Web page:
The impacts are being felt across the province after the Saskatchewan Teachers’ Federation announced Monday that teachers would be withdrawing all voluntary and extracurricular services as of Thursday.
The Saskatchewan High Schools Athletic Association (SHSAA) is cancelling its basketball playoffs if the STF’s sanctions are not lifted by 3:30 p.m. on Wednesday.
The SHSAA said playoffs rely heavily on teacher involvement and wouldn’t be able to operate without them.
“It will be most unfortunate if the two sides cannot come to an arrangement that will allow the sanctions to be lifted,” SHSAA’s executive director Lyle McKellar wrote in a media release.
“Approximately 1700 students and 300 coaches would be impacted by the cancellation as will several other organizations and entities that are involved with SHSAA and the hosting of basketball playoffs.”
Other extra-curricular activities being cancelled across school boards include practices, games, tournaments, drama and music-related activities along with all school clubs.
The STF said teachers will also report to school and provide service no more than 15 minutes before the start of the school day. They will leave 15 minutes after class ends.
Supervision at recess, lunch and on the bus will take place within that time frame.
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Bus pickup and drop-off times will also be restricted to 15 minutes before and after school.
Harbour Landing Village in Regina reported it is cancelling its bus transportation services until further notice, claiming it does not have the staff or vehicles to keep the service going.
Four schools transport kids back and forth to and from the childcare centre in Harbour Landing Village.
The STF announced its sanctions after contract talks between the federation and the government stalled this week.
Students from Regina and area are rallying outside the Saskatchewan legislative building on Friday over what they believe is a “lack of action” from the government.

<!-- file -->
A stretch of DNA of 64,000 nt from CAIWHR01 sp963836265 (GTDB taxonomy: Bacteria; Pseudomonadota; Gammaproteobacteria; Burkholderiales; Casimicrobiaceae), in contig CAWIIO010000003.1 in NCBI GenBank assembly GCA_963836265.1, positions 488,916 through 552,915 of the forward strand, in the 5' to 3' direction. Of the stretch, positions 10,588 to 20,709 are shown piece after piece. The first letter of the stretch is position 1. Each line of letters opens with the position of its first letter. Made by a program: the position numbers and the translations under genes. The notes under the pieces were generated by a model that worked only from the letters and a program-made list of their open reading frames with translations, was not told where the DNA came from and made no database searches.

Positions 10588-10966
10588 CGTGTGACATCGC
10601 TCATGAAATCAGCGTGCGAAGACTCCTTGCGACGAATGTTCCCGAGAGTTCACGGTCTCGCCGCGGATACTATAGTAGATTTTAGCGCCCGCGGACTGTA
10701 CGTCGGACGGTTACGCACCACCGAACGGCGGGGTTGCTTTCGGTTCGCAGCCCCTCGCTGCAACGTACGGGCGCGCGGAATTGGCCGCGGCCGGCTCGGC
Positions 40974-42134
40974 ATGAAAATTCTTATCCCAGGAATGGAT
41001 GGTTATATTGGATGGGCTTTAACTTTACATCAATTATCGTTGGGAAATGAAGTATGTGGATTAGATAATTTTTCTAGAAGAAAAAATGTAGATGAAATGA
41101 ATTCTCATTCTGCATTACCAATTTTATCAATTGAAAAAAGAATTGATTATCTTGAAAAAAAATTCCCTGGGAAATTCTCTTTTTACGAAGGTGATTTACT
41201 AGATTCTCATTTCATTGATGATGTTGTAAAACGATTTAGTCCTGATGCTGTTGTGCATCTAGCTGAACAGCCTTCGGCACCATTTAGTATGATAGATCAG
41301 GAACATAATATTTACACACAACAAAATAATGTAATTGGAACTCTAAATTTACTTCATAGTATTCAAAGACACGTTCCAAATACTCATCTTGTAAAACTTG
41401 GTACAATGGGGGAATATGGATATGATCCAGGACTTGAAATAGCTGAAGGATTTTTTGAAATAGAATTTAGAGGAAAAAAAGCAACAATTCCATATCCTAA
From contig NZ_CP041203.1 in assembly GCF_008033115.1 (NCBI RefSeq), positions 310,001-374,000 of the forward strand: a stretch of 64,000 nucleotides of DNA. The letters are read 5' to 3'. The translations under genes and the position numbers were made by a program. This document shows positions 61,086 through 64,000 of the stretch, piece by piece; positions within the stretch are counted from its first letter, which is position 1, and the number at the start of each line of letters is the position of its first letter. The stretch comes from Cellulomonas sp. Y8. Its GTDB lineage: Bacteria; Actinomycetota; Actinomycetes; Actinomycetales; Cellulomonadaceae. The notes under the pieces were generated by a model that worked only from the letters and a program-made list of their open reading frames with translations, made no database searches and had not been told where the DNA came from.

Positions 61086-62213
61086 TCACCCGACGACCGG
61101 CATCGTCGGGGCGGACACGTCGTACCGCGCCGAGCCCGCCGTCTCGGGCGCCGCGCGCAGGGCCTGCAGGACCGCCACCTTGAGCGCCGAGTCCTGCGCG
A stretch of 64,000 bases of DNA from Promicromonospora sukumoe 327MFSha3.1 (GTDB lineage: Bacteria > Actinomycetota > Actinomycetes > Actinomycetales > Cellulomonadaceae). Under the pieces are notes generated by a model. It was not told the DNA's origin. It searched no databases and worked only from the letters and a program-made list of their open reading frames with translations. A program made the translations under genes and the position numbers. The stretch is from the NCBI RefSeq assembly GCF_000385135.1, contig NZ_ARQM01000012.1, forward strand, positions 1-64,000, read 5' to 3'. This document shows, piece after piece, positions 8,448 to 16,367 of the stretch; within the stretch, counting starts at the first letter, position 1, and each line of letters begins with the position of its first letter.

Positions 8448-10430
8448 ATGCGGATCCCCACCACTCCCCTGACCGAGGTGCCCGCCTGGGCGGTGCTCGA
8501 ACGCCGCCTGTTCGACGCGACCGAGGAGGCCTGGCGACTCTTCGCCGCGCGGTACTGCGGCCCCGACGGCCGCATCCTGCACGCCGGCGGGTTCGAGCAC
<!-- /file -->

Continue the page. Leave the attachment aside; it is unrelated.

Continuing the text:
Some students are arriving as early as 8:30 a.m.
On Monday, Education Minister Gord Wyant accused teachers of walking out on students and walking away from the bargaining table.
During Tuesday’s question period, Wyant stood by his comments.
“Mr. Speaker, I’m not going to apologize for the fact that the union representing teachers has decided to take the actions they have taken to withdraw voluntary services and preventing children from participating in extra-curricular activities,” Wyant said. “All the union has done is walk away and refuse to participate with this government.”
“There is a standing offer for the union to return to the bargaining table to talk about the important issues that are facing teachers,” Wyant said.
Patrick Maze, STF president, said it’s “frustrating” to hear the government accuse teachers of walking away.
“Teachers want to be in front of their students and that’s part of the reason why the academic program is continuing,” Maze said. “Teachers also want to be offering the coaching, the clubs and all of the volunteer services that go on.”
“Teachers do a great job of filling in the gaps of the lack of supports on a daily basis and have for the last several years,” Maze said. “It’s just accumulated to the point where chronic under-funding from government has gotten teachers to the point where they say, ‘we can’t do this anymore.'”
Maze said the STF has been negotiating with the province for the last 10 months.
There are currently no talks scheduled with the province. Maze said teacher sanctions will remain in place for the foreseeable future.
-With files from David Giles and Anna McMillan.